RSS feed from The Globe and Mail - RANDY RAY (author)
April 22, 2009
If healthy sales and happy consumers are true measures ofsuccess, the operators of Arthur's Fresh Co. Ltd. should be toasting eachother morning, noon and night with the nutritious beverages made attheir Toronto processing plant.
But while a 1,250-per-cent increase in sales of their fruit andvegetable smoothies and juices in the past five years and a recentexpansion into the United States are cause for celebration,brothers Travis and Scott Bell prefer to trumpet another aspect oftheir good fortune: a significant downsizing of the company'senvironmental footprint.
Since the spring of 2008 when the duo got serious about reducingthe greenhouse gases Arthur's is responsible for, they have trimmedthe weight of their beverage bottles by 10 per cent, cut annual useof packaging by 23,000 kilograms, switched their power source to100-per-cent renewable energy and migrated 40 per cent of the longdistance transportation of raw materials away from tractor trailersto rail and bulk carriers, which are much more friendly to theenvironment.
In total, these and other measures have cut the company's annualgreenhouse gas emissions by 8 per cent, an achievement that has wonthe company and its 26 employees kudos from Canada's packagingindustry.
At the Packaging Association of Canada's annual awards ceremonytonight in Toronto, Arthur's is to receive an award in the brandcategory for sustainable packaging leadership, and is in therunning for another larger prize.
In addition to reduced packaging, the honour recognizes severalof the company's initiatives in the area of corporate socialresponsibility, including donating 10 per cent of its annualprofits to charity, says association President and chief executiveofficer James Downham.
The company's environmental and business success is built on twokey principles: making nutritional beverages with as much locallygrown fruits and vegetables as is procurable and causing as littleenvironmental damage as possible, says Travis Bell, Arthur'sfounder and president, who has helped boost sales from 200,000bottles in 1998 mainly in Ontario, to 10 million bottles in 2009across Canada and in 40 U.S. states.
In early 2007, experts helped the company estimate its carbonfootprint; the Bells then developed a strategy designed to makesignificant reductions in its emissions with the focus on five keyareas: production of bottles, packaging, manufacturing/energy,sustainable sourcing of materials, and transportation, which wasthe largest contributor to the company's carbon footprint.
Their investment in the five initiatives is $330,000, whichis expected to be repaid by 2011 through such savings as reducedshipping bills and less use of plastic and cardboard.
The Company's Greenhouse-Gas-Reducing Strategies are asFollows:
The weight of the individual bottles that contain Arthur'sbeverages was reduced by 10 per cent by using less plastic in thecontainers, cap and a plastic sleeve that enshrouds each bottle.Because more bottles, caps and sleeves now fit on pallets,transportation costs and GHG emissions have been reduced by 11 percent and the cost of shipping finished product is 2.5 per centless.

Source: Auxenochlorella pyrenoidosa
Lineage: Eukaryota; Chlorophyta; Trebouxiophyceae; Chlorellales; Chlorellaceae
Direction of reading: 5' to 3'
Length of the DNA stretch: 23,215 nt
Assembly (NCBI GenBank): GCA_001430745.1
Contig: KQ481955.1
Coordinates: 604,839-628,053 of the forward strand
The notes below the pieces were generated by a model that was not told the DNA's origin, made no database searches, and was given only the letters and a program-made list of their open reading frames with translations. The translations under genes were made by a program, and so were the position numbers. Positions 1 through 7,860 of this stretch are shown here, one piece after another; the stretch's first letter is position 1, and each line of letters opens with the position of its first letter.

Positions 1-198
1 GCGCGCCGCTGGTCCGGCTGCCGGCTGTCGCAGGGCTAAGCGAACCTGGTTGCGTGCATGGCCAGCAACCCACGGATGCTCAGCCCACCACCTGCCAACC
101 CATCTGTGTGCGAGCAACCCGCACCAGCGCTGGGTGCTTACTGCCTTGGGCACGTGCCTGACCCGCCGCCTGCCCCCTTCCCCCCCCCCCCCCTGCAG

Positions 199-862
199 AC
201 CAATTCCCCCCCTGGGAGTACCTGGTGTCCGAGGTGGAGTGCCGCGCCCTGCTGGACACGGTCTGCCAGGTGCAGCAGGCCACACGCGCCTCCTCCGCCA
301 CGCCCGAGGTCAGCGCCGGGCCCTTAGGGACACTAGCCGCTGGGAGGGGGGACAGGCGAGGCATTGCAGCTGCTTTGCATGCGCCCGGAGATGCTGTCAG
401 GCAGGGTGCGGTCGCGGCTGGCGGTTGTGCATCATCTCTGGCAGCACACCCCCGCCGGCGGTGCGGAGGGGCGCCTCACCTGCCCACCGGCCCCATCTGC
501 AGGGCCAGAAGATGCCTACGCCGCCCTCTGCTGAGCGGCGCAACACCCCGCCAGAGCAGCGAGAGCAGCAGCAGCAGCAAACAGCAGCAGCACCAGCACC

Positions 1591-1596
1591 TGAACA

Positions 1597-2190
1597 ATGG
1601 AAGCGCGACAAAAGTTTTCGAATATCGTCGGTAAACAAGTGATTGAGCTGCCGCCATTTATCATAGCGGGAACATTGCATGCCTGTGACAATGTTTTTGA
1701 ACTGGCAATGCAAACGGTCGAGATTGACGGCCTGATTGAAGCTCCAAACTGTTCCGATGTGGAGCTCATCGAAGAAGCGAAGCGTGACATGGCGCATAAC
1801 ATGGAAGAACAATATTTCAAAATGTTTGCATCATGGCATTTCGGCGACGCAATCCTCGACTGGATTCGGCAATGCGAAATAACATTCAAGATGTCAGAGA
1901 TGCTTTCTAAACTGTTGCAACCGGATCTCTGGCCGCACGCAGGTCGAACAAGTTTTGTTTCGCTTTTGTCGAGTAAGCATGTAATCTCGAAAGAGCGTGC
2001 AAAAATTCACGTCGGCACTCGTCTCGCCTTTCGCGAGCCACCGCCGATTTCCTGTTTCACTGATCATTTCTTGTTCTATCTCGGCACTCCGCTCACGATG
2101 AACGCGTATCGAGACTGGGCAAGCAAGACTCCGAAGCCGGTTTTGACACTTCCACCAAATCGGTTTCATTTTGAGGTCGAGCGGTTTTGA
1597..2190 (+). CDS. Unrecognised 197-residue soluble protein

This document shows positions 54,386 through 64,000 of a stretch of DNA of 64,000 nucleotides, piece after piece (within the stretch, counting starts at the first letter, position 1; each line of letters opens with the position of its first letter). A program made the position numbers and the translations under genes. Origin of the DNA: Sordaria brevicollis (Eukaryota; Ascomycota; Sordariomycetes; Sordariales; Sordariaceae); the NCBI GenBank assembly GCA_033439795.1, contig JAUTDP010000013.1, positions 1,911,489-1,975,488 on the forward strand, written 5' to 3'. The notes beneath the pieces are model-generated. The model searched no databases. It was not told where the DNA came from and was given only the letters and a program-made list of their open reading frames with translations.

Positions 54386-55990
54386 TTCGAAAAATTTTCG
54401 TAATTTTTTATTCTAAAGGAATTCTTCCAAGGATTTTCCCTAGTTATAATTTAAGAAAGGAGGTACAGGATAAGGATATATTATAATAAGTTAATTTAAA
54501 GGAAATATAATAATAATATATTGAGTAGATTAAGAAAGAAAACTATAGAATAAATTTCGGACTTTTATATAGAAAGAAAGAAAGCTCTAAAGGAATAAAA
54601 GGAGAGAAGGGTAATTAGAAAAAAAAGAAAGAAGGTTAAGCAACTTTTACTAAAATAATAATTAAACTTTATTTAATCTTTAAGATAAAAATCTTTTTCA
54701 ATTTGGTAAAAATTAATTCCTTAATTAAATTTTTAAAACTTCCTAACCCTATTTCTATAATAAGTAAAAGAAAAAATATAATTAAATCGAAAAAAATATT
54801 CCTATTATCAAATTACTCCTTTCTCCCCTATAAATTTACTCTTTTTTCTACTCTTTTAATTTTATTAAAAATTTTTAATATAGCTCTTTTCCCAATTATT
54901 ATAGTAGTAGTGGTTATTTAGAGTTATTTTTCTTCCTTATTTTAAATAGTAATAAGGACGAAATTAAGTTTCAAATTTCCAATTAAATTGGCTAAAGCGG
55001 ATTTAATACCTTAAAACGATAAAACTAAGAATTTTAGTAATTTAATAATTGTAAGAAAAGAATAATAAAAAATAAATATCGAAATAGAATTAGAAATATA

Unfilled bottles are delivered to Arthur's plantshrink wrapped on palletized skids rather than in plastic bagsinside boxes, which eliminated the need to recycle unnecessarycardboard and plastic bags. In addition, cardboard sheets betweenbottle layers in some outbound customer shipments are being reused.These measures have significantly reduced cardboard usage and cutGHG emissions by 20 per cent because fewer trucks now deliver tothe plant.
On the production side, 100 per cent of Arthur'selectricity is generated by renewable, natural resources, includingwind and low-impact water power, which produce carbon-freeemissions, which costs 30 per cent more but eliminates 100 per centof the firm's carbon footprint. Previously, the company purchasedits electric power from Toronto Hydro.
Raw Materials Sourcing:
More than three million kilograms of Canadianfruits and vegetables are purchased via the company's buy localinitiative, which significantly reduces greenhouse gas emissionsduring transportation. Whenever possible, raw materials such asbanana purees and mango juice that are not available in Canada, arepurchased from Rainforest Alliance Certified suppliers, meaningthey have been produced using farm and forestry methods that aregood for people and the planet. To meet the company's elevatedenvironmental standard the products on average cost about 10 percent more to procure than standard puree.
Six months ago, all North American inputs arrivedby transport truck but today more than 40 per cent of the fruitsand vegetables shipped long distances to the company's storagefacility near Toronto arrive by rail cars and bulk carriers, whichare similar to trucks that haul milk. The switch has reduced GHGemissions by 20 per cent because rail causes less air pollution andbulk hauling reduces packaging.